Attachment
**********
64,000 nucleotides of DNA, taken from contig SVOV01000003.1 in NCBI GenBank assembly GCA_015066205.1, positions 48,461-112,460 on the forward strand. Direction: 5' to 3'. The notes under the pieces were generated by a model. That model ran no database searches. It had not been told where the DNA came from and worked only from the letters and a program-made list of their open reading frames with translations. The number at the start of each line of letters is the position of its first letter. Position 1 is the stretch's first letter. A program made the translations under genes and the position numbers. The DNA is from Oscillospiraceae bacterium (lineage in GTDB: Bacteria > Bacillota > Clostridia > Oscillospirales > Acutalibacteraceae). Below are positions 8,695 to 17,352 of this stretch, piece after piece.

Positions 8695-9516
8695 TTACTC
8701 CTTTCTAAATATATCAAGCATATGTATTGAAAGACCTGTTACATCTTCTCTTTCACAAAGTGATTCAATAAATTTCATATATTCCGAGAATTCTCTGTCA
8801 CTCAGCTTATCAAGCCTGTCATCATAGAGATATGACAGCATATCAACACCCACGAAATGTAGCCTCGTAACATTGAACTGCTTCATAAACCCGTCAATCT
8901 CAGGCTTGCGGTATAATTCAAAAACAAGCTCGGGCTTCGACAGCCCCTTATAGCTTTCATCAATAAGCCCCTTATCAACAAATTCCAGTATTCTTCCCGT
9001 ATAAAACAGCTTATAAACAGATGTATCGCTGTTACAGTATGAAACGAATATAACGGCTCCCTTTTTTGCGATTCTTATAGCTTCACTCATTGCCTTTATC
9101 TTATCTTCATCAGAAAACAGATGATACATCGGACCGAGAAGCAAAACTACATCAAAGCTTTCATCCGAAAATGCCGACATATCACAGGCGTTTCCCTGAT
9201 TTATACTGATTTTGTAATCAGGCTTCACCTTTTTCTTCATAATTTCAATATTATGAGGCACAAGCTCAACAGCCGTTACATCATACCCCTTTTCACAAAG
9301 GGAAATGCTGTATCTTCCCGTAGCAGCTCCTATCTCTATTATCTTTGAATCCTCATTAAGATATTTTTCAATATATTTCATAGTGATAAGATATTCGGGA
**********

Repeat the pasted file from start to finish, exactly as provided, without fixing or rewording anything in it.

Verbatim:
64,000 nucleotides of DNA, taken from contig SVOV01000003.1 in NCBI GenBank assembly GCA_015066205.1, positions 48,461-112,460 on the forward strand. Direction: 5' to 3'. The notes under the pieces were generated by a model. That model ran no database searches. It had not been told where the DNA came from and worked only from the letters and a program-made list of their open reading frames with translations. The number at the start of each line of letters is the position of its first letter. Position 1 is the stretch's first letter. A program made the translations under genes and the position numbers. The DNA is from Oscillospiraceae bacterium (lineage in GTDB: Bacteria > Bacillota > Clostridia > Oscillospirales > Acutalibacteraceae). Below are positions 8,695 to 17,352 of this stretch, piece after piece.

Positions 8695-9516
8695 TTACTC
8701 CTTTCTAAATATATCAAGCATATGTATTGAAAGACCTGTTACATCTTCTCTTTCACAAAGTGATTCAATAAATTTCATATATTCCGAGAATTCTCTGTCA
8801 CTCAGCTTATCAAGCCTGTCATCATAGAGATATGACAGCATATCAACACCCACGAAATGTAGCCTCGTAACATTGAACTGCTTCATAAACCCGTCAATCT
8901 CAGGCTTGCGGTATAATTCAAAAACAAGCTCGGGCTTCGACAGCCCCTTATAGCTTTCATCAATAAGCCCCTTATCAACAAATTCCAGTATTCTTCCCGT
9001 ATAAAACAGCTTATAAACAGATGTATCGCTGTTACAGTATGAAACGAATATAACGGCTCCCTTTTTTGCGATTCTTATAGCTTCACTCATTGCCTTTATC
9101 TTATCTTCATCAGAAAACAGATGATACATCGGACCGAGAAGCAAAACTACATCAAAGCTTTCATCCGAAAATGCCGACATATCACAGGCGTTTCCCTGAT
9201 TTATACTGATTTTGTAATCAGGCTTCACCTTTTTCTTCATAATTTCAATATTATGAGGCACAAGCTCAACAGCCGTTACATCATACCCCTTTTCACAAAG
9301 GGAAATGCTGTATCTTCCCGTAGCAGCTCCTATCTCTATTATCTTTGAATCCTCATTAAGATATTTTTCAATATATTTCATAGTGATAAGATATTCGGGA